US Democratic party presidential contenders say they are outraged at a Saudi court increasing the punishment handed to a gang-rape victim.
Hillary Clinton led a chorus of Democratic condemnations
The woman was sentenced to 200 lashes and six months in jail because she was in an unrelated man's car. The car was attacked by a gang who raped her.
Hillary Clinton said King Abdullah should cancel the ruling. Barack Obama said the sentence was "beyond unjust".
Similar criticism came from Joe Biden and John Edwards.
The 19-year-old victim has not been named but has become known as the Qatif girl, a reference to her home town. The man in the car was also assaulted.
She had originally been given a lighter sentence, but it was increased on appeal last week - as were those of the seven men involved in the attacks.
Court sources were reported as saying the judges did not like the publicity the victim's lawyer had generated for the case.
The court also banned him from the courtroom and took away his licence to practise.
Human rights 'priority'
The case has attracted much attention and criticism in the United States. The State Department has expressed "astonishment" at the sentence.
But for Sen Clinton, this was too weak a reaction.
Barack Obama says the ruling was 'beyond unjust'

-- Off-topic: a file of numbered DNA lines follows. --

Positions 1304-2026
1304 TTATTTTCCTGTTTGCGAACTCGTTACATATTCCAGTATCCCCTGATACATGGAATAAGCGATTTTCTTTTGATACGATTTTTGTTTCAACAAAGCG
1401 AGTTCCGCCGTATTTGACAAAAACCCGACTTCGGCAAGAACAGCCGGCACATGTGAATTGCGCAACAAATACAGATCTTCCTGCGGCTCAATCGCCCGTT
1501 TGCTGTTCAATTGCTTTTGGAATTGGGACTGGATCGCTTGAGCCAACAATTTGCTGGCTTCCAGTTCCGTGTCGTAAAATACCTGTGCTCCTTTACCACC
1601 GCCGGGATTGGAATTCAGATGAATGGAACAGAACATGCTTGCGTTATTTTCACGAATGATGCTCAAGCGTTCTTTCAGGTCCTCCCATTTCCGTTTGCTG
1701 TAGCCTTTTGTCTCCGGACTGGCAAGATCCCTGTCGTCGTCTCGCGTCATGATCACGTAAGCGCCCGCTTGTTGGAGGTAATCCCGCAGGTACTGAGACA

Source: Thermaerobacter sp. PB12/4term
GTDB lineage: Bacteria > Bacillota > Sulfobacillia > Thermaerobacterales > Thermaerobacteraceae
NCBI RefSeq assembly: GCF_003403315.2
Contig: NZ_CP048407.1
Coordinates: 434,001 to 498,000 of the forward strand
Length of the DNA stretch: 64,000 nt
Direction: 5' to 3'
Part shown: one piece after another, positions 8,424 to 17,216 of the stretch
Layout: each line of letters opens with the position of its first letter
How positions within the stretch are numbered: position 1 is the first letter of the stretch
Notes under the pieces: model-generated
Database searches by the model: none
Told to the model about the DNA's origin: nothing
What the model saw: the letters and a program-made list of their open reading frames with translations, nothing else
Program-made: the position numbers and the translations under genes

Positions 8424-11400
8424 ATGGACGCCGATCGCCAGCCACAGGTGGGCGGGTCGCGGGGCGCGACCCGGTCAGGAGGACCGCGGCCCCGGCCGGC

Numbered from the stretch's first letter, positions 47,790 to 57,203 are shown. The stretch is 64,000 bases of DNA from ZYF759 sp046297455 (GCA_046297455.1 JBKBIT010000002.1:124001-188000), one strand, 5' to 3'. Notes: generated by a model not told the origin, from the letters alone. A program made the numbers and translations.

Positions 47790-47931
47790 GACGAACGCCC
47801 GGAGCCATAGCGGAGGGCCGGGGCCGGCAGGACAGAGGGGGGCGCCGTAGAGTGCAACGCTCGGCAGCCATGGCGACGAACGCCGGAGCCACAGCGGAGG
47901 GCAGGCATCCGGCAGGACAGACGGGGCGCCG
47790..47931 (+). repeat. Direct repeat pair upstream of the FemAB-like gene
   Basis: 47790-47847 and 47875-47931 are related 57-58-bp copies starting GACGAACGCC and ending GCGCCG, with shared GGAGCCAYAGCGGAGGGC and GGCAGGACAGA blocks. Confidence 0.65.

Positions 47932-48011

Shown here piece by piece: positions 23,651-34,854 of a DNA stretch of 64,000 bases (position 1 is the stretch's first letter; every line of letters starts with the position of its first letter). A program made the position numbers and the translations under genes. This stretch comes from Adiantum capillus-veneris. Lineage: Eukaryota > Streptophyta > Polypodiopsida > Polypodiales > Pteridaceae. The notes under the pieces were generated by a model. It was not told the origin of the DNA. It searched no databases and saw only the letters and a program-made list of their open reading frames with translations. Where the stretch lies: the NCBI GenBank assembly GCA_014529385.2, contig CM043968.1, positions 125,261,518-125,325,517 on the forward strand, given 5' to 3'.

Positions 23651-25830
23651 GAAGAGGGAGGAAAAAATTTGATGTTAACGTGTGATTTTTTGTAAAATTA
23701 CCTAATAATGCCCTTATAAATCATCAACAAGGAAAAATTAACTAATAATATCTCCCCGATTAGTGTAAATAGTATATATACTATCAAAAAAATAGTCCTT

"I urge President Bush to call on King Abdullah to cancel the ruling and drop all charges against this woman," she said.
"As president I will once again make human rights an American priority around the world."
Sen Obama wrote to Secretary of State Condoleezza Rice, urging her to condemn the ruling.
"That the victim was sentenced at all is unjust, but that the court doubled the sentence because of efforts to call attention to the ruling is beyond unjust," he said.
Mr Edwards said in a statement: "I am outraged that President Bush has refused to condemn the sentence".
Sen Biden also called on King Abdullah to overturn the court's decision.
Authorities in Saudi Arabia have defended the sentence as consistent with Saudi law, and warned against "agitation through the media" - a sign of how sensitive the authorities are to the fact that the woman and her lawyer sought to use the media to highlight the case, says BBC Middle East analyst Roger Hardy.
The US-based Human Rights Watch said the ruling sent victims of sexual violence the message that they should not press charges.